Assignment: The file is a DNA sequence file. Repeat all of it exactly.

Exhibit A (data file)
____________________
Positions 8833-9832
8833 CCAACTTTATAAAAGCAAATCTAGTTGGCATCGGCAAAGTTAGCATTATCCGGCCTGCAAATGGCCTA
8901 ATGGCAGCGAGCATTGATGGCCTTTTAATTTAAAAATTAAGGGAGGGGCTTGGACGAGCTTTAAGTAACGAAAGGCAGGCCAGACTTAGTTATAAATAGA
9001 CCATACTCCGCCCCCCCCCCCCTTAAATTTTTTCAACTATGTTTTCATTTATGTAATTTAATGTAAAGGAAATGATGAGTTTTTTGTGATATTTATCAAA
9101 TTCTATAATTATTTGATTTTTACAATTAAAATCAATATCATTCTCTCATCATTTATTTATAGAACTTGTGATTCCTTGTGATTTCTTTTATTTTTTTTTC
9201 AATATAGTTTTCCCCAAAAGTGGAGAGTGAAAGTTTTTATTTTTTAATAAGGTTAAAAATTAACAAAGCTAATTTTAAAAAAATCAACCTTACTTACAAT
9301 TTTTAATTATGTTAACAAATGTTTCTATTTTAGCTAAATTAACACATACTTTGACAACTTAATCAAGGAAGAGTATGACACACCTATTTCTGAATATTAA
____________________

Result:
Positions 8833-9832
8833 CCAACTTTATAAAAGCAAATCTAGTTGGCATCGGCAAAGTTAGCATTATCCGGCCTGCAAATGGCCTA
8901 ATGGCAGCGAGCATTGATGGCCTTTTAATTTAAAAATTAAGGGAGGGGCTTGGACGAGCTTTAAGTAACGAAAGGCAGGCCAGACTTAGTTATAAATAGA
9001 CCATACTCCGCCCCCCCCCCCCTTAAATTTTTTCAACTATGTTTTCATTTATGTAATTTAATGTAAAGGAAATGATGAGTTTTTTGTGATATTTATCAAA
9101 TTCTATAATTATTTGATTTTTACAATTAAAATCAATATCATTCTCTCATCATTTATTTATAGAACTTGTGATTCCTTGTGATTTCTTTTATTTTTTTTTC
9201 AATATAGTTTTCCCCAAAAGTGGAGAGTGAAAGTTTTTATTTTTTAATAAGGTTAAAAATTAACAAAGCTAATTTTAAAAAAATCAACCTTACTTACAAT
9301 TTTTAATTATGTTAACAAATGTTTCTATTTTAGCTAAATTAACACATACTTTGACAACTTAATCAAGGAAGAGTATGACACACCTATTTCTGAATATTAA